While the offensive line is loaded with depth, who they will be blocking for and other positions along the offense remain in question. It is presumed that sophomore quarterback Tyler Buchner will be given the reins to the offense next season, but he will have to beat out Drew Pyne who showed flashes this past season in order to win the starting job. Regardless of who’s starting come September, Rees will likely bring in an additional quarterback to provide depth. Joining Buchner and Pyne in the backfield will be sophomore running backs Logan Diggs and Audric Estime, as well as junior Chris Tyree. Replacing the production of Kyren Williams will likely take a committee effort, and don’t be surprised if freshman Jadarian Price (top 200 RB according to 247Sports) cracks the rotation as well. 

The real question marks on the offense next season will be who is catching the ball besides All-American tight end Michael Mayer. The Fighting Irish received good news when Braden Lenzy, Joe Wilkins Jr. and Avery Davis announced their returns to South Bend, but the wide receiver position has little depth beyond sophomores Lorenzo Styles, Deion Colzie and Jayden Thomas. Look for Styles to have a breakout season, as well as additional depth provided via the transfer portal and incoming freshman Tobias Merriweather (top 100 WR according to 247Sports). 

On the other side of the ball, the defense will be led by its third different coordinator in the last three years. Notre Dame has grown a reputation for having stout defenses and physical fronts, but next year’s team will be without several of its leaders. Myron Tagovailoa-Amosa, Drew White and Kurt Hinish are graduating and moving onto the NFL, while star safety Kyle Hamilton will forgo his senior season and head to the NFL Draft.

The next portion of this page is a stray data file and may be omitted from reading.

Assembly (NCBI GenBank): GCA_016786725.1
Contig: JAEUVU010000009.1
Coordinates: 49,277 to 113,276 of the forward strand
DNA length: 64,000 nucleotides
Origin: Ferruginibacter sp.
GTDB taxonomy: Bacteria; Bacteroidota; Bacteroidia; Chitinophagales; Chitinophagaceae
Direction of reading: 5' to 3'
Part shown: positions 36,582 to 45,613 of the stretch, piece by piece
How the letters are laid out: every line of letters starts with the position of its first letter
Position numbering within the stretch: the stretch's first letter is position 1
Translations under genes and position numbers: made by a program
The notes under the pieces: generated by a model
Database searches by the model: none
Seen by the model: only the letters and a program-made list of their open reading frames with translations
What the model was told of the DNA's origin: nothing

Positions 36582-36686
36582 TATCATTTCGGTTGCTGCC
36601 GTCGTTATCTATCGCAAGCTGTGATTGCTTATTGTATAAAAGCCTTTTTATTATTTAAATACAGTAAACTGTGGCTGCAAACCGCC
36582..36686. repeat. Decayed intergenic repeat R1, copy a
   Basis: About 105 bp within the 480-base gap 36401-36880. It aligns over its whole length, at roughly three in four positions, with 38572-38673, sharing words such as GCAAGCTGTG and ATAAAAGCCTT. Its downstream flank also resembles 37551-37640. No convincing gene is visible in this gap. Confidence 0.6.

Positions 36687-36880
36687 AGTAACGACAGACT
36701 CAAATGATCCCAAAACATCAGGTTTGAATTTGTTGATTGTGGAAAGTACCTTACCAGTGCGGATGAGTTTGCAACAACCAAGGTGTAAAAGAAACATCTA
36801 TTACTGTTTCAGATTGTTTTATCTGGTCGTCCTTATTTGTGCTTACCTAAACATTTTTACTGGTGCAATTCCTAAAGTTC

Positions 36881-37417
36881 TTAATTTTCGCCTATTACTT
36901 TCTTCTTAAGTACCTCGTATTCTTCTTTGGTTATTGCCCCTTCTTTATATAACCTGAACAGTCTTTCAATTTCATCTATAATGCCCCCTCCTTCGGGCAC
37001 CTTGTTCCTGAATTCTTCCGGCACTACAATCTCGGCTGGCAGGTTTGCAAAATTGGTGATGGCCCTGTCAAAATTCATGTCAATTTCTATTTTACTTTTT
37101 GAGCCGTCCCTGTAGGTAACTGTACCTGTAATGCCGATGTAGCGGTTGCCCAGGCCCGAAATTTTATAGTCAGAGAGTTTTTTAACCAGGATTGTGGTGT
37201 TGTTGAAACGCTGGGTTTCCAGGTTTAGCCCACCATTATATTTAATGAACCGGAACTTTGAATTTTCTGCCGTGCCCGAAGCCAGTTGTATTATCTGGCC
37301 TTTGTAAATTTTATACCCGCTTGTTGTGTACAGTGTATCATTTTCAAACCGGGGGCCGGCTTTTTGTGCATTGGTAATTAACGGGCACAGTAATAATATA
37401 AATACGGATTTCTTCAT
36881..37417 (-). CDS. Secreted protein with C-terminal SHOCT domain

While the defense will be led by a new coordinator, several pieces of the defensive staff have remained at Notre Dame including safeties coach Chris O’Leary and cornerbacks coach Mike Mickens. Freeman will be tasked with finding a new defensive line coach after the surprising departure of long-time coach Mike Elston for his alma mater, Michigan. Also returning are defensive linemen Isaiah Foskey, and twins Jayson and Justin Ademilola, plus Houston Griffith in the secondary, adding experience to a defense that is loaded with potential. Notre Dame also recently secured a commitment from Northwestern transfer and All-American safety Brandon Joseph, who will help fill the void left by Hamilton’s departure. 

If Notre Dame is going to get over the hump and compete for a national championship next season, it won’t come easy. The Irish open the season in Columbus against Ohio State before taking on a revamped USC program, a surging UNC team and the well-coached Clemson Tigers. 

A new era is here for Notre Dame, and there will certainly be growing pains (like the Fiesta Bowl), but the future is brighter than ever in South Bend, so buckle up and enjoy the Freeman era.